One-hundred-and-eighty years ago, on April 19, 1837, Houston became the capital of the nascent Republic of Texas, with President Sam Houston at the helm.
When, that same spring, famed naturalist John James Audubon visited the young city, according to his diary, he found it in a state that today’s Houstonians know all too well: flooded, with Buffalo Bayou six feet out of its banks. But that’s not the only proof his writing offers that in the Bayou City, the more things change, the more they stay the same.
Houston Then: “The neighboring prairies were partly covered with water; there was a wild and desolate look cast on the surrounding scenery."
Houston Now: Neighboring prairies are partly covered with concrete; there is a wild and desolate look cast on the faces of drivers stuck in traffic.
Houston Then: “Shanties, cargoes of hogsheads, barrels, etc., were spread about the [Allen’s] landing.”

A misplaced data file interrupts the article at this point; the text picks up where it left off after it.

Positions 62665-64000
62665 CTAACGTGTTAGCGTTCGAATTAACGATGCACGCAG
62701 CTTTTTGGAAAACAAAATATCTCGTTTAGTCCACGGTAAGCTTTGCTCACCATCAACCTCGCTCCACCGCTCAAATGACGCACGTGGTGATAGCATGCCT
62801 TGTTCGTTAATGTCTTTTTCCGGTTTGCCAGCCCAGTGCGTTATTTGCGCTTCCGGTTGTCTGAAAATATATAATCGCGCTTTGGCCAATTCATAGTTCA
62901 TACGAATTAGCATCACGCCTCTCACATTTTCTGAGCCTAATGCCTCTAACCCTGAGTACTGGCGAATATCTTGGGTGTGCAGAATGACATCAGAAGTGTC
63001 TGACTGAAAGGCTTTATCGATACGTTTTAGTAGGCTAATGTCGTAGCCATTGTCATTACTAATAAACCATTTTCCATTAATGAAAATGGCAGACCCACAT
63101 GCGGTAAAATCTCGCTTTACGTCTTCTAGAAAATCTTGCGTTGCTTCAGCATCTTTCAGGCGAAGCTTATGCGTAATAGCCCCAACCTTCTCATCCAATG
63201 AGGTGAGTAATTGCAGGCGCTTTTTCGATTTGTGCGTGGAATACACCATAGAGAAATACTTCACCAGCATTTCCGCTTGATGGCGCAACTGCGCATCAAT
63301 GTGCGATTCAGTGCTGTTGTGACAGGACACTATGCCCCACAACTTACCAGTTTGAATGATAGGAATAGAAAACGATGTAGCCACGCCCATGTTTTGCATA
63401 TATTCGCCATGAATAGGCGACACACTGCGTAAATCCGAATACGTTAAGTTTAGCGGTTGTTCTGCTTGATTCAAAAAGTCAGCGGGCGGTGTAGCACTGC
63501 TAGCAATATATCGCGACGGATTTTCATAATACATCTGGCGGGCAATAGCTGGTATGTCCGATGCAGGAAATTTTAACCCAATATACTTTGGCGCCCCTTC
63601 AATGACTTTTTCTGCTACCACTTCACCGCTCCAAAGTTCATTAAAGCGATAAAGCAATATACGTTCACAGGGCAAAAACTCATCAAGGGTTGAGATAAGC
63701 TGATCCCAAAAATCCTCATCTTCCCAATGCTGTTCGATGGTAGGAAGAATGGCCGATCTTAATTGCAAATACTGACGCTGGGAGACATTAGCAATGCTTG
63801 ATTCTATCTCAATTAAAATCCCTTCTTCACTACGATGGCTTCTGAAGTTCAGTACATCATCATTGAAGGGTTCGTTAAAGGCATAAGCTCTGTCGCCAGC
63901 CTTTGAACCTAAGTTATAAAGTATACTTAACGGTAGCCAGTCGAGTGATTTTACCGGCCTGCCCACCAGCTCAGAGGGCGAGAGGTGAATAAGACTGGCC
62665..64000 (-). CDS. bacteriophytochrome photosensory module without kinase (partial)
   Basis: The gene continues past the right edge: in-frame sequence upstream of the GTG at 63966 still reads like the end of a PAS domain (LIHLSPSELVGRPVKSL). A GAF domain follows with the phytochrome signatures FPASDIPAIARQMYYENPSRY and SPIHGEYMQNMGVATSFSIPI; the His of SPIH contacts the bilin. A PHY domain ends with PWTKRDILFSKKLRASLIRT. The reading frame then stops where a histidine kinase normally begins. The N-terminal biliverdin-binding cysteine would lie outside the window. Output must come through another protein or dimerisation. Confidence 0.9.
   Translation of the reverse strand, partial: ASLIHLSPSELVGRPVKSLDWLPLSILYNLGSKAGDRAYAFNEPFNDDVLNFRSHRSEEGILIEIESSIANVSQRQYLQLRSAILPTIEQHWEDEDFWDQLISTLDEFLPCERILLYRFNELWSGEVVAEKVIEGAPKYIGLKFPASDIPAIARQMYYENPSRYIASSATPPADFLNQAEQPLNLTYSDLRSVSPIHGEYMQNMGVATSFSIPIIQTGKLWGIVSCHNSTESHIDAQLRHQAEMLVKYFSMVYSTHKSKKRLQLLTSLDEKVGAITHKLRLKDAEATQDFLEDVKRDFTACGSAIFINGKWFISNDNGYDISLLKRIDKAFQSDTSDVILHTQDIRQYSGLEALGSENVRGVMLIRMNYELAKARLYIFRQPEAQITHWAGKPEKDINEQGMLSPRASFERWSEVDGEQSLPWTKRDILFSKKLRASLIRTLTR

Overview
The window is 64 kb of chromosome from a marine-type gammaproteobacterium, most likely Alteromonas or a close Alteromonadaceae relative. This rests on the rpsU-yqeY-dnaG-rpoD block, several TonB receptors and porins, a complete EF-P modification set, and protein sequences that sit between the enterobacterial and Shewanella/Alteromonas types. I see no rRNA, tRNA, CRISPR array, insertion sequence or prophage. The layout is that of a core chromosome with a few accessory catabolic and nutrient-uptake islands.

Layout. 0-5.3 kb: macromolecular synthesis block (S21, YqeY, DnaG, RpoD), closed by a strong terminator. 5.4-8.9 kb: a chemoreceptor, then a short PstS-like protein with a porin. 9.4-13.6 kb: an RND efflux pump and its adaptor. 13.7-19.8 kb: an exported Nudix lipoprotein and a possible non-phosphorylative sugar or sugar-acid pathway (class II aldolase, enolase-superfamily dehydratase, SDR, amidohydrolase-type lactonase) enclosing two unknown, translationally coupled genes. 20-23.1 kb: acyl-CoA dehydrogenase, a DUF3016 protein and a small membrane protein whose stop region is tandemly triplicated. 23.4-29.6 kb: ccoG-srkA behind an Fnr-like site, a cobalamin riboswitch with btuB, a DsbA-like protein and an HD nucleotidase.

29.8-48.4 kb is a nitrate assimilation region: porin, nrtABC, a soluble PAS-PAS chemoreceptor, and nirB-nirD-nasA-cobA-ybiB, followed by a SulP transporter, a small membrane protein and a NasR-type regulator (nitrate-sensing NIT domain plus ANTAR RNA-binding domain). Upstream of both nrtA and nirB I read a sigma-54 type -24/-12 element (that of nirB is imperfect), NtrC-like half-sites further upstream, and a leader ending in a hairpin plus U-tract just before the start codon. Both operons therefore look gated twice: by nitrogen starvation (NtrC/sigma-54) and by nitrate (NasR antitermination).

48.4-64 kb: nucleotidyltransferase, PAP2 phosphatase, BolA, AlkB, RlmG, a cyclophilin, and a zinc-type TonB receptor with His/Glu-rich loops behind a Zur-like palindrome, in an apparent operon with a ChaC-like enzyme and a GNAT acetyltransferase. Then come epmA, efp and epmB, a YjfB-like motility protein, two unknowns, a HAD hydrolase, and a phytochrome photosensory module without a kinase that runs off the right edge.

Houston Now: Shandies, canoe-carrying hipsters, barrels of beer, etc., are spread about the new visitors’ center and café at Allen’s Landing.
Houston Then: “Indians drunk and hallooing were stumbling about in the mud in every direction.”
Houston Now: Girls drunk and wooing are stumbling about the sidewalks of Midtown in every direction.
Houston Then: “Houses, half finished, and most of them without roofs, tents and a liberty pole ... were all exhibited to our view.”
Houston Now: Townhomes, half finished, and most of them with flat roofs that will take on water when it rains, are all exhibited to our view.
Houston Then: “As soon as we rose above the bank we saw before us a level of far-extending prairie, destitute of timber and of rather poor soil.”
Houston Now: As soon as you rise above the bank you see before you a level of far-extending sprawl, destitute of timber and powered by oil.